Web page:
Ashley Nault - Sep 19, 2021
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Since the beginning of the health crisis, many cultural institutions have relied on virtual tours to keep in touch with the public. With Fliggy, the travel subsidiary of the Alibaba group, several million Chinese have been able to discover British museums from a distance.

Even though tourists have been returning to airports and train stations for several months, the number of visitors in some cities is still below normal. Therefore, many cultural establishments have decided to offer virtual tours to keep the public interested. From the Prado Museum in Spain to the Palace of Versailles in France, including the Louvre, many have signed a partnership with Fliggy, the travel subsidiary of the Alibaba group, to offer virtual tours to the Chinese population.

A live stream hosted by the British Museum attracted 370,000 viewers in the first minute. From September to March, the museum hosted more than 30 live online events and short programs for viewers from more than 50 countries. More than half of the viewers were between the ages of 25 and 44.

London's Natural History Museum drew 100,000 Chinese tourists during the first minute of a virtual tour around its dinosaurs and "Wildlife Photographer of the Year" exhibition. This was its largest digital event ever, even though its doors remained closed to the public during the pandemic.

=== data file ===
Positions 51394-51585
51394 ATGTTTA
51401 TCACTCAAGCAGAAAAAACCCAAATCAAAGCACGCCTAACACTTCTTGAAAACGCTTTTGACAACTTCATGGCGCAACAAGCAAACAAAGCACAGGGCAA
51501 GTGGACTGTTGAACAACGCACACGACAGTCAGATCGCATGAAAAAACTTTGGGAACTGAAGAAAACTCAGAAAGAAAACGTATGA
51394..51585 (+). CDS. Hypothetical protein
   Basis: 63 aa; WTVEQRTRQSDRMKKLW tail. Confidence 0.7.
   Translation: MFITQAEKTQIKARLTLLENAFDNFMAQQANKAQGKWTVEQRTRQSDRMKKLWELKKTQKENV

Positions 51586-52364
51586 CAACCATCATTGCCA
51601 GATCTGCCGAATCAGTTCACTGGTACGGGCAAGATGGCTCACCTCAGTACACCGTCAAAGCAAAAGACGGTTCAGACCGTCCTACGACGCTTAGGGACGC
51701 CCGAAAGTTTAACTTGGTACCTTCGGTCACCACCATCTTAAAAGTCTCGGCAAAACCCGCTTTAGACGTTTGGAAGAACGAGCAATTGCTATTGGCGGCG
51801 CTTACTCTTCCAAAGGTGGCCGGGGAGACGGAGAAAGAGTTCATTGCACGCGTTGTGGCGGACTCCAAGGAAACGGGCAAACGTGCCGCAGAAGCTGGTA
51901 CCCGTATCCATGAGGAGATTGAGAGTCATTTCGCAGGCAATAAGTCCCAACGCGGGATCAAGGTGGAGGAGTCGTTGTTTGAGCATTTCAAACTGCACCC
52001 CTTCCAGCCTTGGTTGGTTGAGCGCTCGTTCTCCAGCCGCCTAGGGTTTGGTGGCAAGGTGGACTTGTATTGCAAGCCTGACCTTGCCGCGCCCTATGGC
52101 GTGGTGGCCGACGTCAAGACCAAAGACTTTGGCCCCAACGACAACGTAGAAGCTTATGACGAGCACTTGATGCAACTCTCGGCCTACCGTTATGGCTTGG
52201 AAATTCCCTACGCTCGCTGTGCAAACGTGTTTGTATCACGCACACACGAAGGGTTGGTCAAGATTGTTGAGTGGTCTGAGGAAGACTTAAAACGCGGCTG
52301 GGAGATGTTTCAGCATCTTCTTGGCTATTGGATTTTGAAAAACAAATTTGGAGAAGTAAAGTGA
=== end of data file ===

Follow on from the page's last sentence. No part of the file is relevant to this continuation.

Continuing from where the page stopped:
According to Alibaba, the interest is also financial, as it is possible to display direct links to the museum's merchandise during the live streams, such as posters of the Mona Lisa or replicas of Ming Dynasty vases.

The Victoria and Albert Museum was only able to open for 15 weeks during the pandemic until March 2021, resulting in a 97% drop in visitors from the previous year. The virtual tour of its sculptures and fashion exhibits attracted 30,000 viewers, nearly a quarter of its usual physical visitor traffic.

"As the world continues to travel, it has never been more vital for museums and tourism providers to consider ways in which technology can virtually open their doors to the Chinese public," says David Lloyd, Alibaba's managing director for the UK, Netherlands and Nordic countries.

Chinese tourists' spending on culture, heritage and museums jumped from RMB 58 billion ($9 billion) in 2015 to RMB 61.9 billion last year and will reach RMB 155.8 billion by 2025, according to market research provider Euromonitor International. The survey also shows that 85 percent of respondents consider experiences, such as visiting a museum, to be much more important than buying goods, such as luxury goods, during a vacation.

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